Release Date: January 7, 2008
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When 13-year-old Louie, a junior lighthouse keeper, comes across a body washed up on the shore one cold winter morning, it sets off a tantalizing mystery. Who is this mysterious person? How did he-or she-die? And how did the body wind up on Two Tree Island? As Louie begins the search for clues, he has no idea where this mystery will lead him or the incredible events that will transpire over the next few months. A whiteout Christmas . . . a strange illness . . . a shipwrecked crew . . . a time of testing . . . it's all here in Mystery and Mishap, the third installment in the adventures of Louie Hollander and his friends.
Download the Lighthouse Study Guide Note: On December 1, 2006, the author gave copies of books in the Louie series to First Lady Laura Bush, whose own love for reading inspired her to become a national advocate for encouraging young boys to read.
"Terry Webb's style is always enjoyable and never preachy. She presents a realistic picture of life at an island lighthouse more than a century ago with all its harshness, dangers and beauty. This book series provides an ideal way for young people to learn about this important part of our nation's maritime history. Th is newest book in the series is the best yet!"
-Jeremy D'Entremont, www.lighthouse.cc
Br“r!” Louie exclaimed, stomping his feet and rubbing his hands together. Milking a cow on an island was not an easy job, especially with frozen ﬁngers.
He stroked the cow’s udder. She must have an internal combustion machine to give off so much warm milk when it’s so cold outside, he mumbled to himself. He moved his ﬁngers up and down, guiding the milk from the cow’s teats into the pail at his feet. Scout, his Newfoundland puppy, chased her tail round and round while Louie worked. But she still kept her distance from Betsy, their lighthouse island cow, who had once given the puppy a swift kick.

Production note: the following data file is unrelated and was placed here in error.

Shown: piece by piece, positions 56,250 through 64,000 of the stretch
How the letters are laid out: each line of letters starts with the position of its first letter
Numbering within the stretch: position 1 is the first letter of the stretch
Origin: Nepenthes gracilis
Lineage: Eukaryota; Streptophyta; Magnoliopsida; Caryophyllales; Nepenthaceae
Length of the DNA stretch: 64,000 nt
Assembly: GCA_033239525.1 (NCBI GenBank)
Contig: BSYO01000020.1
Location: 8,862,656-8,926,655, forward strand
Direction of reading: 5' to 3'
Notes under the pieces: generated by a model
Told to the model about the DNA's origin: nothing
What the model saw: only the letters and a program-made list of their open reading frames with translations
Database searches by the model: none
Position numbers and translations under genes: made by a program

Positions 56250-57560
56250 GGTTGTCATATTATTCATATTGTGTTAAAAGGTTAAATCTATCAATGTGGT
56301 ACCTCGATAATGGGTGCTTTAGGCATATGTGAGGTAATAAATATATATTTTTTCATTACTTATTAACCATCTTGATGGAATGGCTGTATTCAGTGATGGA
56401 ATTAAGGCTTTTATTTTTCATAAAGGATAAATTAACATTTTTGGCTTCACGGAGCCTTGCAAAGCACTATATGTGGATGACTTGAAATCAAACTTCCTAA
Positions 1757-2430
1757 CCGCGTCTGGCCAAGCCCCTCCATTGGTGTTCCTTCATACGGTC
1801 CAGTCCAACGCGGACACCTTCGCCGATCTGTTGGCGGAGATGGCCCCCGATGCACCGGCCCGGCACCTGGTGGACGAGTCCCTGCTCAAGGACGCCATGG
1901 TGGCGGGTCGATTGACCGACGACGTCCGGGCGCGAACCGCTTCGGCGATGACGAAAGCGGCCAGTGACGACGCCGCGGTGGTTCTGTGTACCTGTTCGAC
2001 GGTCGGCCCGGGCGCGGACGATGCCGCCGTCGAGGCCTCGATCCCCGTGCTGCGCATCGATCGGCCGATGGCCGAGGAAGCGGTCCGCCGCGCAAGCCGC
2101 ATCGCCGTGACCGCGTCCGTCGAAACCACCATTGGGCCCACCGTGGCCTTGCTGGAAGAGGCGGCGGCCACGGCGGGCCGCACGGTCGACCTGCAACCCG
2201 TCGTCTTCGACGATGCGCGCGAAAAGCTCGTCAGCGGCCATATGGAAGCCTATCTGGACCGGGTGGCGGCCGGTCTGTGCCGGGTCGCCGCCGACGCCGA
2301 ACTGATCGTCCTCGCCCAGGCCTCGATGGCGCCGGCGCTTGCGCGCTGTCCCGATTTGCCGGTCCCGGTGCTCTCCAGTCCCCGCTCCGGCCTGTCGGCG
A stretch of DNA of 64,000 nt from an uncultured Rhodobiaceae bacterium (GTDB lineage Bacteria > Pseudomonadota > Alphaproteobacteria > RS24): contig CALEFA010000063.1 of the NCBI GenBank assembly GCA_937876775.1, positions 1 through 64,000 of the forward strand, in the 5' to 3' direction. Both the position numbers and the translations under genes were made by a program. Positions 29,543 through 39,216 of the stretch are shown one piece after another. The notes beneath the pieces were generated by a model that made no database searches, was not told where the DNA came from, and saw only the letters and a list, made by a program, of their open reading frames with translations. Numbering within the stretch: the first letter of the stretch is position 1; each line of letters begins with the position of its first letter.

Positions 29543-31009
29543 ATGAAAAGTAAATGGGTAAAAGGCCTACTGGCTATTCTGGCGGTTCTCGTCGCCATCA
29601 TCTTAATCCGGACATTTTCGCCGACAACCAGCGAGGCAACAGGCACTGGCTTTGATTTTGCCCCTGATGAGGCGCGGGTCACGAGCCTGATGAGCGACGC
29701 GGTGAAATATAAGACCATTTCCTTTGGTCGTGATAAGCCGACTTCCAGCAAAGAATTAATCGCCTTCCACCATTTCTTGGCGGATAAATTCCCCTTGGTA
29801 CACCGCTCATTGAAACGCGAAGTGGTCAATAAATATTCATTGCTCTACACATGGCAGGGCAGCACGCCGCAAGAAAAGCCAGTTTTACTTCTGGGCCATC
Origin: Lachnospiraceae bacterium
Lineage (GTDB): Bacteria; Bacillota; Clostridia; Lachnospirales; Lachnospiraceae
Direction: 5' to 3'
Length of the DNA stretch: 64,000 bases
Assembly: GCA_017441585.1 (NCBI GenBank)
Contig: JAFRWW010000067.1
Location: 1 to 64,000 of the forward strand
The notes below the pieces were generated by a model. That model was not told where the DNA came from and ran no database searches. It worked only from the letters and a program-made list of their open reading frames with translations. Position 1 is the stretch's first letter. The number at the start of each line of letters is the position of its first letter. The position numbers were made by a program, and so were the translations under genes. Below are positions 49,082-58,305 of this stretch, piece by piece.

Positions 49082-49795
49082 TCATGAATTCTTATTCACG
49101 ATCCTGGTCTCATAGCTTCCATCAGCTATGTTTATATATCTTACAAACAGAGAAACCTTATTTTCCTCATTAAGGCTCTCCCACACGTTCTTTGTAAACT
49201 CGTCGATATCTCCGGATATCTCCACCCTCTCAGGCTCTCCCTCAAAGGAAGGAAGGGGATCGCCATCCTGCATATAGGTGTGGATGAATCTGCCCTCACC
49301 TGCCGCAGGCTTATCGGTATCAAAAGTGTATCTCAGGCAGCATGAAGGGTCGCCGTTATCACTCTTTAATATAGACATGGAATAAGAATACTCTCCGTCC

Scout ran down to the water’s edge. Louie glanced up to see a large mass swishing to and fro with each wave near shore. Probably ﬂotsam, he thought as he turned back to the task at hand. He carried the full milk pail up their house. But Scout didn’t follow. Instead, she stayed near the ﬂoating mass, barking nonstop.
“Better check it out,” Ma said to Louie when he handed her the milk pail.
Louie turned around and trudged back toward the shore. “What the…?” he mumbled when he reached the ﬂoating mass. “Look’s like someone’s laundry caught by a wave…or…no!” Louie gasped.
Two eyeballs stared up at him through the mass of swirling clothes. Louie pulled at the clothes and an arm appeared, followed by a bloated body. He thought of dragging the waterlogged body up to higher ground, but it was too stiff and heavy and he was scared to touch it. “Ma! Come…quick!” he yelled.”